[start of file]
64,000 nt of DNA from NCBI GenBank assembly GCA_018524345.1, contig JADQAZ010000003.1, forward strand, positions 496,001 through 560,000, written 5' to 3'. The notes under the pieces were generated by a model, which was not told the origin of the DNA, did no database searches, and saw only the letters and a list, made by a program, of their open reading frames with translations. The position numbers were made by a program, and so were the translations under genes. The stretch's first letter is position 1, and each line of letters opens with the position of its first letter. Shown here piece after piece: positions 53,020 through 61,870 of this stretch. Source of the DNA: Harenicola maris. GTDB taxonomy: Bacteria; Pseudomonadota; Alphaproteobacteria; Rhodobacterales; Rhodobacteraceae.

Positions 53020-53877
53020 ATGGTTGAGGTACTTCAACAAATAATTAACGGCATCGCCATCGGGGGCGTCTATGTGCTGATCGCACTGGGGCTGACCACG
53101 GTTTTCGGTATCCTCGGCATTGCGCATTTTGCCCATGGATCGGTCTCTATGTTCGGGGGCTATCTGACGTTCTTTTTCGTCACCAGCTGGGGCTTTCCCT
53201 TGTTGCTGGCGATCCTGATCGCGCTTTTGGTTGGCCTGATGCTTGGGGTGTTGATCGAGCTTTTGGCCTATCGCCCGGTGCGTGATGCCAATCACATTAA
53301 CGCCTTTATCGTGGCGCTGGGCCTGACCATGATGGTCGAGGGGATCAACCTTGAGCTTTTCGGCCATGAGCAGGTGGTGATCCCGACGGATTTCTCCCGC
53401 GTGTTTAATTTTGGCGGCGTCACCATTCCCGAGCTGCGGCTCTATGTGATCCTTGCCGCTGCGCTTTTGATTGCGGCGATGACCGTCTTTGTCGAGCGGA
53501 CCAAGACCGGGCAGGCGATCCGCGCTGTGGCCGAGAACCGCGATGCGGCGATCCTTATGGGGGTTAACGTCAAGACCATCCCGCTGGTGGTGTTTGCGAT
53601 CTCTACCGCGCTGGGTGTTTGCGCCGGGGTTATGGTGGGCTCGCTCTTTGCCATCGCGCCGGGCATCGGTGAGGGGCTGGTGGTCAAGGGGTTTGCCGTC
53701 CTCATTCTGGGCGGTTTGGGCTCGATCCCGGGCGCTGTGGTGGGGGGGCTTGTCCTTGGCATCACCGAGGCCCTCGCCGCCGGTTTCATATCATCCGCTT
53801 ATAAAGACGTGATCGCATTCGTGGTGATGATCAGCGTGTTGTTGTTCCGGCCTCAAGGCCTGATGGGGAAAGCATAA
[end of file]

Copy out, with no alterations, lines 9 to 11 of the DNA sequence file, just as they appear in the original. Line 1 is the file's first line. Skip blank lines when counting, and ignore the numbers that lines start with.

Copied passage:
53601 CTCTACCGCGCTGGGTGTTTGCGCCGGGGTTATGGTGGGCTCGCTCTTTGCCATCGCGCCGGGCATCGGTGAGGGGCTGGTGGTCAAGGGGTTTGCCGTC
53701 CTCATTCTGGGCGGTTTGGGCTCGATCCCGGGCGCTGTGGTGGGGGGGCTTGTCCTTGGCATCACCGAGGCCCTCGCCGCCGGTTTCATATCATCCGCTT
53801 ATAAAGACGTGATCGCATTCGTGGTGATGATCAGCGTGTTGTTGTTCCGGCCTCAAGGCCTGATGGGGAAAGCATAA